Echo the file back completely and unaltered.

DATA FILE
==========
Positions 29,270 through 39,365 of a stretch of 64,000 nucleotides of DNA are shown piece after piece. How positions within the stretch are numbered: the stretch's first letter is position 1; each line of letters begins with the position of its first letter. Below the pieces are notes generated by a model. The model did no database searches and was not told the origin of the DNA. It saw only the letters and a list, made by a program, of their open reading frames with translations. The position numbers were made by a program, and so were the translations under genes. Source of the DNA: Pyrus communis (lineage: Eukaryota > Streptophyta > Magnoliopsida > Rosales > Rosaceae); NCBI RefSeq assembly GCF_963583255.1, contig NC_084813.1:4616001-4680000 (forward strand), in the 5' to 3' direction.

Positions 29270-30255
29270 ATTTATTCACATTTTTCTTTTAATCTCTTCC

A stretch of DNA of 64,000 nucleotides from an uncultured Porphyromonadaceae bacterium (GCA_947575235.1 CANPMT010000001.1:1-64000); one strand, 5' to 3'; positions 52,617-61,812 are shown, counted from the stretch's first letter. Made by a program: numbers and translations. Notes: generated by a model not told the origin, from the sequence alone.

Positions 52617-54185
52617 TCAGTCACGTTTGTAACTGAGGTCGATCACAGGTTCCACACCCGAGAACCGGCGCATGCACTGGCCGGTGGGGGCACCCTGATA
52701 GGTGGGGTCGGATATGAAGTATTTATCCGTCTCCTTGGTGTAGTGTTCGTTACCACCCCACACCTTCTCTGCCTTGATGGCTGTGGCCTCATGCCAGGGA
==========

Positions 29,270 through 39,365 of a stretch of 64,000 nucleotides of DNA are shown piece after piece. How positions within the stretch are numbered: the stretch's first letter is position 1; each line of letters begins with the position of its first letter. Below the pieces are notes generated by a model. The model did no database searches and was not told the origin of the DNA. It saw only the letters and a list, made by a program, of their open reading frames with translations. The position numbers were made by a program, and so were the translations under genes. Source of the DNA: Pyrus communis (lineage: Eukaryota > Streptophyta > Magnoliopsida > Rosales > Rosaceae); NCBI RefSeq assembly GCF_963583255.1, contig NC_084813.1:4616001-4680000 (forward strand), in the 5' to 3' direction.

Positions 29270-30255
29270 ATTTATTCACATTTTTCTTTTAATCTCTTCC

A stretch of DNA of 64,000 nucleotides from an uncultured Porphyromonadaceae bacterium (GCA_947575235.1 CANPMT010000001.1:1-64000); one strand, 5' to 3'; positions 52,617-61,812 are shown, counted from the stretch's first letter. Made by a program: numbers and translations. Notes: generated by a model not told the origin, from the sequence alone.

Positions 52617-54185
52617 TCAGTCACGTTTGTAACTGAGGTCGATCACAGGTTCCACACCCGAGAACCGGCGCATGCACTGGCCGGTGGGGGCACCCTGATA
52701 GGTGGGGTCGGATATGAAGTATTTATCCGTCTCCTTGGTGTAGTGTTCGTTACCACCCCACACCTTCTCTGCCTTGATGGCTGTGGCCTCATGCCAGGGA